The geographical changes of the molluscan assemblages in the Marine IV facies and the distri-



P/io.-Pleistocene Ostracodafrom Hokkaido, Japan 565



bution of the underlying Brackish and Marine I1 facies indicate that the sea probably retreated

southeastward.

Upper (Second) Cycle

The second transgression following the infilling of the basin of the Lower Cycle is demonstrated by the presence of wide-spread marine sediments overlying the Marine IV facies at the top

facies of the Lower Cycle.

In the early stage of the second transgression, a brackish water environment appeared in the

central part of the basin (Text-fig. 2B). This Brackish facies is identified by the Crenomytilus

grayanus Assemblage which is also found in the Lower Cycle. It is composed of fine-grained sandstone, with the basal part being conglomeratic.

The northern area of the ‘‘Kuromatsunai Lowland Belt” was inundated by a near-shore shallow

sea. The area studied is situated in the southernmost part of that sea, and is overlain by the greenish-grey, very fine-grained sandstone containing abundant autochthonous or subautochthonous

marine fossils. This sandstone is distributed throughout most of the area except the southernmost part (Text-figs. 2A, B). This fossiliferous sandstone yields Patinopecten yessoensis in abundance

and is associated Glycymeris yessoensis, Callista (Ezocallista) brevisiphonata, Chlamys (Swiftopecten) swijtii, C. farreri nipponensis, Homalopoma amussitatum, Cyclocardia crebricostata. This assemblage which is named the Patinopecten yessoensis Assemblage is also composed of many other

species and varies vertjcally and laterally. Consequently, small environmental changes were recognized by changes in composition and frequency of this molluscan assemblage. For example,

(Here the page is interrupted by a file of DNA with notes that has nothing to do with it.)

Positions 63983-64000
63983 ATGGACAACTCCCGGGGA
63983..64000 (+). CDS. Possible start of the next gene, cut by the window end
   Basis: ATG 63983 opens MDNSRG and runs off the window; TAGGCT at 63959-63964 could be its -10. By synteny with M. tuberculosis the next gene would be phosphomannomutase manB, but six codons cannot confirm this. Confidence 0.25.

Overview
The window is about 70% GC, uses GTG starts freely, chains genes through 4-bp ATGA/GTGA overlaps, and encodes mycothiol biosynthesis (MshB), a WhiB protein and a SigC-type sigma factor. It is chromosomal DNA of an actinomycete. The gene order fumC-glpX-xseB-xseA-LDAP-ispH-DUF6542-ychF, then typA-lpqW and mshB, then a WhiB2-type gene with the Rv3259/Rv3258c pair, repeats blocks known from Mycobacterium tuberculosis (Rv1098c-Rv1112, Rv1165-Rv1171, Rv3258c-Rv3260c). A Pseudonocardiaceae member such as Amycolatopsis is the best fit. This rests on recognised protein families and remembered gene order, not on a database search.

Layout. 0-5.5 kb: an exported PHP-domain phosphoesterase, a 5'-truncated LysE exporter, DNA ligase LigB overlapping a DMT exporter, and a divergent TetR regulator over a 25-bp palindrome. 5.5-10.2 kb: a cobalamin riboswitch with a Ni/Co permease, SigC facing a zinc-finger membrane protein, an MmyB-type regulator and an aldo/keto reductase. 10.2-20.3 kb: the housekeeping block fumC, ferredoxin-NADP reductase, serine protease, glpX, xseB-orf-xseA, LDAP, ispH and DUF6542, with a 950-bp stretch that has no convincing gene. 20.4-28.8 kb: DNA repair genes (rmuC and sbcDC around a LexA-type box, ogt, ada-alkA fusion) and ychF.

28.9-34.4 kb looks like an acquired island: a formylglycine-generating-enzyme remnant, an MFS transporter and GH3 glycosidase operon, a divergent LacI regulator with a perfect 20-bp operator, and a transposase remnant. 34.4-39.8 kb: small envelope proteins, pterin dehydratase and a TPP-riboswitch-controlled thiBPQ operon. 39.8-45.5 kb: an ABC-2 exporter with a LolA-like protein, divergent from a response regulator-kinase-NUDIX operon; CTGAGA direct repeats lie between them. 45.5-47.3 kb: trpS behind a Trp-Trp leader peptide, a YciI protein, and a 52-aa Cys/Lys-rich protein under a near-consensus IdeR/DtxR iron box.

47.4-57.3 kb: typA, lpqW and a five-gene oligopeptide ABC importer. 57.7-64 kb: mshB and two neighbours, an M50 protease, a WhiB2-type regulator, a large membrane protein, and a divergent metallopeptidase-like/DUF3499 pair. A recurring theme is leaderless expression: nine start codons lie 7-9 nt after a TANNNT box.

the appearance of an environment similar to the inner bay is inferred by the occurrence of Lucinoma

annulata in the early stage of the Upper Cycle. A similar environmental change can be traced by the

lithological characteristics and modes of occurrence of the fossils. In the southwestern area, the

coarseness of sediments and slightly transported molluscan fossils suggest more turbulent, perhaps

shallower conditions than the other areas. On the whole, however, this assemblage indicates a nearshore shallow sea which becomes shallower southward and westward. This sedimentary environment is generally the same as that of the Marine I1 facies of the Lower Cycle.

Thereafter, Brackish facies gradually appeared again as shown by the diatoms studied by Ichikawa et al. (1967). This environmental change began in the southern area and spread northward,

because the underlying Marine I1 facies is thick in the north and thin or thinning-out in the south

(Text-figs. 2A, B). This northward spreading of the Brackish facies coincides with the northward

thinning of intercalated peat layers. This fact suggests that the sea of the Upper Cycle retreated

northward. No fossil molluscs and ostracods were preserved in this facies.

In the southwestern area, fan and fluviatile facies constitute the whole of the whole of the Upper Cycle, both of which have lithological characteristics similar to those of the Lower Cycle. The

former is therefore attributed to the Fresh-water I1 facies, and the latter to the Fresh-water 111.



OSTRACOD

FAUNA

AND PALAEOENVIRONMENT

One hundred and ninety one marine ostracod species among 56 genera were obtained from 44

sediment samples from the Setana Formation in the “Kuromatsunai Area”. Sediment samples

were treated by the sodium-sulphate-naphtha method, and washed on a 200 mesh sieve. About 200

individuals were picked up random from the aliquots of the samples, except in the case of several

poorly fossiliferous samples. The characteristics of seven assemblages of fossil Ostracoda are

described in the following section.



566 K.HAYASHI



1. Schizocythere okhotskensis Assemblage

This assemblage is characterised by the abundance of Schizocythere okhotskensis (more than

20% of the total number of individuals) and low ratios of subordinate species (less than 10% in

most species). Common species among these subordinate species are Hemicythere orientalis, Baflnicythere emarginata. B. howei, Aurila uranouchiensis, Urocythere sp. A, Urocythereis? sp. B, Patagonicythere sp., Semicytherura henryhowei, S. miurensis, Cytheropteron sawanense and Xestoleberis

iturupica. This assemblage is represented by samples from the Marine I1 facies (Text-fig. 2A) and

Marine I11 facies (Text-fig. 2C) of the Lower Cycle and from the Brackish and Marine I1 facies of

the Upper Cycle (Text-fig. 2B). This is the only one assemblage that is found both in the Lower and